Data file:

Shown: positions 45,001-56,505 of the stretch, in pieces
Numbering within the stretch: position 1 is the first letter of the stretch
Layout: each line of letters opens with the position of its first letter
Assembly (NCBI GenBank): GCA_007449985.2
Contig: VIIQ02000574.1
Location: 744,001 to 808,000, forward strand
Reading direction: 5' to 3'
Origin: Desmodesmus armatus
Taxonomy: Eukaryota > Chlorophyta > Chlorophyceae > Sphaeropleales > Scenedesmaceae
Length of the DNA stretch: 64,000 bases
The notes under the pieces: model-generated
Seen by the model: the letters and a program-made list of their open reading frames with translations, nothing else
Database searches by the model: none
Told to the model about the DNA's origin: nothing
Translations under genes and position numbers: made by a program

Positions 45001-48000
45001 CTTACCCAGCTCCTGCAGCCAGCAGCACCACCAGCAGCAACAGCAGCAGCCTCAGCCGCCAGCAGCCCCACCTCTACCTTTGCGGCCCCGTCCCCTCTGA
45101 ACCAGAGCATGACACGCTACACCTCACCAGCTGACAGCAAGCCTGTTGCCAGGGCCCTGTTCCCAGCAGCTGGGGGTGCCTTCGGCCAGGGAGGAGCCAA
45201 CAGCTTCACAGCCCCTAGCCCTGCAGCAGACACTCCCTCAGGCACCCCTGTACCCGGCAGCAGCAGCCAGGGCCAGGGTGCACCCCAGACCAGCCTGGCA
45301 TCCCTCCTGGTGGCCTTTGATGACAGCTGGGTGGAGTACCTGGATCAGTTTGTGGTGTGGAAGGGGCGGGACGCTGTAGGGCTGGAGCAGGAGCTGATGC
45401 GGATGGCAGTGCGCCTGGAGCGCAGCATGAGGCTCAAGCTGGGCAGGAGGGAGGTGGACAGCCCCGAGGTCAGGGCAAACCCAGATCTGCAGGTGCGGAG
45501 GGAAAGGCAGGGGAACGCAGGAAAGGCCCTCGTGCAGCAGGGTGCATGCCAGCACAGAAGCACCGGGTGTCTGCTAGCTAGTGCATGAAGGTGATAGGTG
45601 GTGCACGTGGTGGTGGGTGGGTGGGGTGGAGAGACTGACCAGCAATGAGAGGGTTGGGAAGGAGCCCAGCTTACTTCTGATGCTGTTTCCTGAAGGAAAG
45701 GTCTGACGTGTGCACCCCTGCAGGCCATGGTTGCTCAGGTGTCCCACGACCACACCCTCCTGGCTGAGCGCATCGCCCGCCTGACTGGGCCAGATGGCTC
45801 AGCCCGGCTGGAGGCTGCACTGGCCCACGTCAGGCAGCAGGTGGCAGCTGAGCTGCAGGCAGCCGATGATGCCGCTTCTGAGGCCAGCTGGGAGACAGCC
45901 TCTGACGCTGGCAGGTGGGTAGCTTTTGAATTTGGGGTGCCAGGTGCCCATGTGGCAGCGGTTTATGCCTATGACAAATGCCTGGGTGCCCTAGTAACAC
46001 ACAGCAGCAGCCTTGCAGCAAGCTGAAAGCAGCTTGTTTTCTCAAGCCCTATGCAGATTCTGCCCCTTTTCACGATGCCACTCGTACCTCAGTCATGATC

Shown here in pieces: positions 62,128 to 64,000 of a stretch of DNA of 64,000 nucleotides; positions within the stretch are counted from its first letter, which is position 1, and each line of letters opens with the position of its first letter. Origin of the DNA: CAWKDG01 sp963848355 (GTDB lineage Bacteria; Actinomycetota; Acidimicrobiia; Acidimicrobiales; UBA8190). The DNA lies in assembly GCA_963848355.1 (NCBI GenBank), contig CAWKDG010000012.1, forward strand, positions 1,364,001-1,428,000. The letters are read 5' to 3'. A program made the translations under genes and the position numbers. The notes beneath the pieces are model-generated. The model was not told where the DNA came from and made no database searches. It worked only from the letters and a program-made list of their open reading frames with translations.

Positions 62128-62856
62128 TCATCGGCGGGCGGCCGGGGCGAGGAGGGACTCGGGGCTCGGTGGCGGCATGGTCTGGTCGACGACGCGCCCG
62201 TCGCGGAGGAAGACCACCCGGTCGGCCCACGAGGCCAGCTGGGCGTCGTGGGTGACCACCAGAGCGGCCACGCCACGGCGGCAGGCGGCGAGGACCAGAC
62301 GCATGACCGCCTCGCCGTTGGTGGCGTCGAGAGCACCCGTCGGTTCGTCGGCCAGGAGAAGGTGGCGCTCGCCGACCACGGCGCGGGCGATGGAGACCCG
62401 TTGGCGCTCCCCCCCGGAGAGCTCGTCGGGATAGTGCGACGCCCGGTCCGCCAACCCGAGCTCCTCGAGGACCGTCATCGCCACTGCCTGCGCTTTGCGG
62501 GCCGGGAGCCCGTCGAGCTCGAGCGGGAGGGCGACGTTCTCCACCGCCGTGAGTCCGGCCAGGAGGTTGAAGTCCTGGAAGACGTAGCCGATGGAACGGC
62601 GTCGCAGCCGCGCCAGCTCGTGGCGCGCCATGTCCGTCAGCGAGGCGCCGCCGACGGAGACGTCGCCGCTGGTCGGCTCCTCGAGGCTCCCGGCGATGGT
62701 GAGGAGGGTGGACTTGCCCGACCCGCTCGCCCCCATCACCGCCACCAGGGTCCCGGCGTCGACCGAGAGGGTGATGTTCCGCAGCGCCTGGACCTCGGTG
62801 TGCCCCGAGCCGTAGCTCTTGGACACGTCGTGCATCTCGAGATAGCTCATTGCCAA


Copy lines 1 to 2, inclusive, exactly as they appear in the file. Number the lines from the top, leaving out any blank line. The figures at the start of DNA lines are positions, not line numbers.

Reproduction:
Shown: positions 45,001-56,505 of the stretch, in pieces
Numbering within the stretch: position 1 is the first letter of the stretch